Although this may seem a rather worn out cliché, there is no denying that most Japanese, and more particularly young women, pose in photos doing the V for Victory sign.
Landmarks for the adoption of the peace sign in Japan
It is not, however, a Japanese-only fad, as it has been written before, since many Asians share the same habit although they are not usually aware where it came from. Even Time Magazine, a blueprint for serious journalistic work, has contributed to the issue.
It seems that the development of this phenomenon occurred in three successive stages:
- Two popular manga initially generated interest in the V for Victory sign: the first one was Kyojin no Hoshi (Star of the Giants), by Noboru Kawasaki in 1966 about baseball, then Sign wa V! (V is the Sign!) by Akira Mochizuki back in 1969 about volleyball; the latter was subsequently made into both a cartoon and a movie.
- In the Sapporo Olympic Games in 1972, American sportswoman Janet Lynn was the favorite to take home gold in figure skating, a very popular sport with the Japanese. After a fall that caused her to lose first place (she ended up winning bronze), Lynn kept her smile, thus gaining the respect of the Japanese and earning thousands of fans. During media tours, the figure skater would typically flash the V-sign… a new vogue was born.
- In the early 1970’s, Jun Inoue, singer of pop music band The Spiders, starred in commercials for Konica products flashing the V-sign. With personal cameras becoming increasingly popular, the V-sign gained momentum, especially with young women.
The sign gradually spread around East Asia in the 1980’s especially in connection with the exportation of Japanese soft power. Nowadays it has become quite common in Hong-Kong and mainland China, South Korea and Taiwan.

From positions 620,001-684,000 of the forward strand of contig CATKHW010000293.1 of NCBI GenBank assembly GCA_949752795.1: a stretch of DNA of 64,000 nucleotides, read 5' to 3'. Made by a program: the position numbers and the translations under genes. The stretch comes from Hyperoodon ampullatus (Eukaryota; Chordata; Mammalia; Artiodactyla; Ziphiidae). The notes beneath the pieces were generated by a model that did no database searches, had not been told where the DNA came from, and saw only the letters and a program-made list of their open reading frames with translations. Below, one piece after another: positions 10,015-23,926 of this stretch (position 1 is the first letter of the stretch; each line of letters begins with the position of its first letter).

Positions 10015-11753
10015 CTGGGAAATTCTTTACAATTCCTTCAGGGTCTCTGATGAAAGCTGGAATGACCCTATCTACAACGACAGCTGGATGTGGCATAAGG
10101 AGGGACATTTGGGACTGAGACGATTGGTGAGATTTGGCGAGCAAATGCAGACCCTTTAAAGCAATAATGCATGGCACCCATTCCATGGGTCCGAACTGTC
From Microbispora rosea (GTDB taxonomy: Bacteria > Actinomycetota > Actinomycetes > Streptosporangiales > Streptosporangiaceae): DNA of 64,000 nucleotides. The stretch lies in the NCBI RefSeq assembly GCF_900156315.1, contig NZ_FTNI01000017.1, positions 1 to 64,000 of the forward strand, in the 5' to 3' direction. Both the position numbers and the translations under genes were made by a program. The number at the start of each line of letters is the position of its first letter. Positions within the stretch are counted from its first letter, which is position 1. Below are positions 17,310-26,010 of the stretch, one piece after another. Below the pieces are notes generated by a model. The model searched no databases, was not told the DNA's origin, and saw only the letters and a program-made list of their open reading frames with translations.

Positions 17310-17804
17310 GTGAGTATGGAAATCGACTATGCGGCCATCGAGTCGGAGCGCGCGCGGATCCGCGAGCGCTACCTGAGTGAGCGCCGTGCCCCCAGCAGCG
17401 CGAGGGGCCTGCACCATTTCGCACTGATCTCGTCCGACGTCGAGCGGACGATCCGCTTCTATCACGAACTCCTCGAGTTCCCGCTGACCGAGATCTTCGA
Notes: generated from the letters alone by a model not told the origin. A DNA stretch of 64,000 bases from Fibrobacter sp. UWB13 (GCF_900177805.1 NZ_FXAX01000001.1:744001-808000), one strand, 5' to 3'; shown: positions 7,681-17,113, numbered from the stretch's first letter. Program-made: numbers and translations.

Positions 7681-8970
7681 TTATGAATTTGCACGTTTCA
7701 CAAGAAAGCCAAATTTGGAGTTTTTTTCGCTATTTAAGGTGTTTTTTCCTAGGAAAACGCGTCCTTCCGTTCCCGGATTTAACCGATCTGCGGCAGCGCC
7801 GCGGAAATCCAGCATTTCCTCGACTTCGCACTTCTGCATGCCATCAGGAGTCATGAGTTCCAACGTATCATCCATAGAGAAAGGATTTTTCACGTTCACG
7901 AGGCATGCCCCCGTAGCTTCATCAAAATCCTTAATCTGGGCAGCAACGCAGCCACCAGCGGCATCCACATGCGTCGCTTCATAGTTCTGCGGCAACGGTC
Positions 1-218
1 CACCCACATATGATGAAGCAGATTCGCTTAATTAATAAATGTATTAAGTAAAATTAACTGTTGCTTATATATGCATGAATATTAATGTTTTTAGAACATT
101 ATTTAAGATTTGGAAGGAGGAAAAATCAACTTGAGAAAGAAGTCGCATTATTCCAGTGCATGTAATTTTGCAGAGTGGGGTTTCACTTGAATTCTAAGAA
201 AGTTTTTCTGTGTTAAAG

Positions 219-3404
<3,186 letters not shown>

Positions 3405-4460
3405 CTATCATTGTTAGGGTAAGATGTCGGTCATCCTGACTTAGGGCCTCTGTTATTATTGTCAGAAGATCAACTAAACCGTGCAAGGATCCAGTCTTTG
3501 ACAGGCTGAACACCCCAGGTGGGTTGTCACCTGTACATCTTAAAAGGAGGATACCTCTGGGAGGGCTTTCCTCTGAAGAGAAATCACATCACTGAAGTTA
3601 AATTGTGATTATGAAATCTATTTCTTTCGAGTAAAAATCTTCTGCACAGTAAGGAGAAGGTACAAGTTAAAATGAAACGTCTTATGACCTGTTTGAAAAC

How to do a proper V-sign in shots
Even though most young people in Asia, especially the Japanese, have typically forgotten how it all began, the V-sign retains its popularity. There is no missing it when you travel to Japan, or simply on SNS (Social networks), whether with Japanese celebrities or the man in the street.
And more often than not, travellers in Japan will imitate the Japanese, borrowing the sign from them.
The original sign has reshaped and diversified itself over the years. The basic gesture should be, if possible, with raised index and middle finger in a V-shape level with the bottom part of one’s face, palm facing outward. In order to enhance the kawaii look of the model, the fingers should be tilted towards the face (and vice versa) and the face tilted forward to make it look thinner, or the cheeks filled with air with the lips swelled out. This looks very much like our recent western equivalent: the duckface.
You may also do the V-sign by applying your fingers directly on your face, for example on your cheek or by spreading your fingers on either side of one of your eyes. Winking while doing the sign is also rather popular. As an alternative to the peace sign, the military salute also finds a large audience, in particular with idols (young Japanese singers and models).
Finally, you should not forget to utter the widely popular チーズ！chee-zu!, directly inspired from the internationally used expression “cheese!”, while stressing the last syllable, a typical Japanese addition.